Thursday, May 14, 2009
Universal Health Care and the Word of the Day
Today's Word of the Day is Yet. Let's see how many times I milk this one.
(I'd give you the letter and number of the day too, but the kids didn't have Sesame Street on (they watched Toy Story 2 and Toy Story in that backwards order).)
As in we haven't found out the full details of the Obama healthcare reform yet.
But we do know some important points.
It's not a single-payer government run system. And for some reasons, I want to add the word "yet" to the last sentence.
Perhaps it's because we've seen what happens when this administration gets its hand into a business (Government Motors and Chrysler-on-a-crutch, and the banking sector). And in this case, it's not just parts of the industry, it's the whole industry.
Between the FDA and CDC, and Medicare/Medicaid/SCHIP/whatever, they have a large share of control over pricing and flow of the health sector already. When almost no one is paying for their own health care (we're there already), and the government is paying for an ever larger share (27.8% now, 44.2% once they get those "50 million uninsured people" on the tit, and eventually 50% as the baby boomers hit the Medicare rolls), then the government will have every reason to control what happens with the pricing of services (i.e. price controls).
And when tax deductions for businesses providing health care go away (something McCain was torn apart for and now is being discussed), then fewer companies will be able to afford it. And the rolls will grow.
Another word we hear is that we will have choice. They haven't taken that away (yet).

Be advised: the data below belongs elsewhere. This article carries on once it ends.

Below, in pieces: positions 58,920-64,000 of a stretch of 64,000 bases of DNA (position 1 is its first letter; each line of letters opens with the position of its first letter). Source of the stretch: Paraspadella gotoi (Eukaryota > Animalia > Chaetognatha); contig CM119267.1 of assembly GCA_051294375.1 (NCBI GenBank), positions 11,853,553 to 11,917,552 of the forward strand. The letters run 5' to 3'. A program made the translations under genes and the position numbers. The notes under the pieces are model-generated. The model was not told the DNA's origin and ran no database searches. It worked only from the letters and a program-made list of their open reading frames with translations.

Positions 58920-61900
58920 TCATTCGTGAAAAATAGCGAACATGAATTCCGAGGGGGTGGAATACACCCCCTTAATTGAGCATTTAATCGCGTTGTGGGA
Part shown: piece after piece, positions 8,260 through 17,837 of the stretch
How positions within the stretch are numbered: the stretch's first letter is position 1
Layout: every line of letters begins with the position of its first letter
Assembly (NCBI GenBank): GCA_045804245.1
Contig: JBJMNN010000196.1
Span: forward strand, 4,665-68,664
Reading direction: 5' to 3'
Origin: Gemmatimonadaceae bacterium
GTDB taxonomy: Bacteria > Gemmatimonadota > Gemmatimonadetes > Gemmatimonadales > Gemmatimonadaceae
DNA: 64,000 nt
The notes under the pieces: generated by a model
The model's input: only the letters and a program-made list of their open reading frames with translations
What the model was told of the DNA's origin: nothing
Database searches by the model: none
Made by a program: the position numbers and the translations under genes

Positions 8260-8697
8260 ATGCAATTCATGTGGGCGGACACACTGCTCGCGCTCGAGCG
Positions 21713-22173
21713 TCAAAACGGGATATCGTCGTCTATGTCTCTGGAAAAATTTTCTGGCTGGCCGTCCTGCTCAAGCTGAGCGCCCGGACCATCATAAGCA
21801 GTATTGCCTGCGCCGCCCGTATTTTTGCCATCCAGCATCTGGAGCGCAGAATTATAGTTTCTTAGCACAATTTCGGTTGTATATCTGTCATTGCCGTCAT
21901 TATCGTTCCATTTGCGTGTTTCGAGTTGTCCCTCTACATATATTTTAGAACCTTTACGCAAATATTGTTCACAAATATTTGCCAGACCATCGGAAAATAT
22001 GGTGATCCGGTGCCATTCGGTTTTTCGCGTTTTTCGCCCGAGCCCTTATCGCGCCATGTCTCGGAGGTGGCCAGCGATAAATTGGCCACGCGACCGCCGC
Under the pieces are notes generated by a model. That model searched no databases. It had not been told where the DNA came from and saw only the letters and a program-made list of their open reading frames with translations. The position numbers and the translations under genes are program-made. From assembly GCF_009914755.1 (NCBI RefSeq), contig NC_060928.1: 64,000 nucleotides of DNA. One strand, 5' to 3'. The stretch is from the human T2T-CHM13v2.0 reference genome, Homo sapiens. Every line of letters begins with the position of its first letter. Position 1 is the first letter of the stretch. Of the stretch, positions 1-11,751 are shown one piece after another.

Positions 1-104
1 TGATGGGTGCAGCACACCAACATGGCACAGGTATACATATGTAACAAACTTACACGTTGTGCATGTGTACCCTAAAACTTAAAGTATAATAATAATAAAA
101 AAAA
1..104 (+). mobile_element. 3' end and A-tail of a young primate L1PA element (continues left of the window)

However, consider what will happen when you choose to do activities that cost the government money (as in health care for said activity).
Like smoking. We know that's a prime evil, so smoking could be a reason something doesn't get paid for, or a reason you are no longer allowed to smoke.
Or those nasty fatty fast foods. We know that shit ain't at all good for you (as I am reminded when I get the bag'n'gag when the kids demand their Chicken McMaggots from McDonalds), so there's something the government has to stop.
What about sugar? I know (from the multitudinous collection of metal and plastic fillings (3 more yet to fill) and gaping toothless holes (2 molars so far) in my mouth) the effects that sugar (a stick of sugared gum every hour every day in high school plus all the HFCS-loaded Dr Pepper I could consume and not die) can have on dentistry (I'm paying cash). Maybe when dental care becomes a right, I'll just get a mouthful of new teeth (I may end up doing so eventually the way my teeth are), but then I have to say goodbye to my sweeter source of geek fuel (the other being caffeine).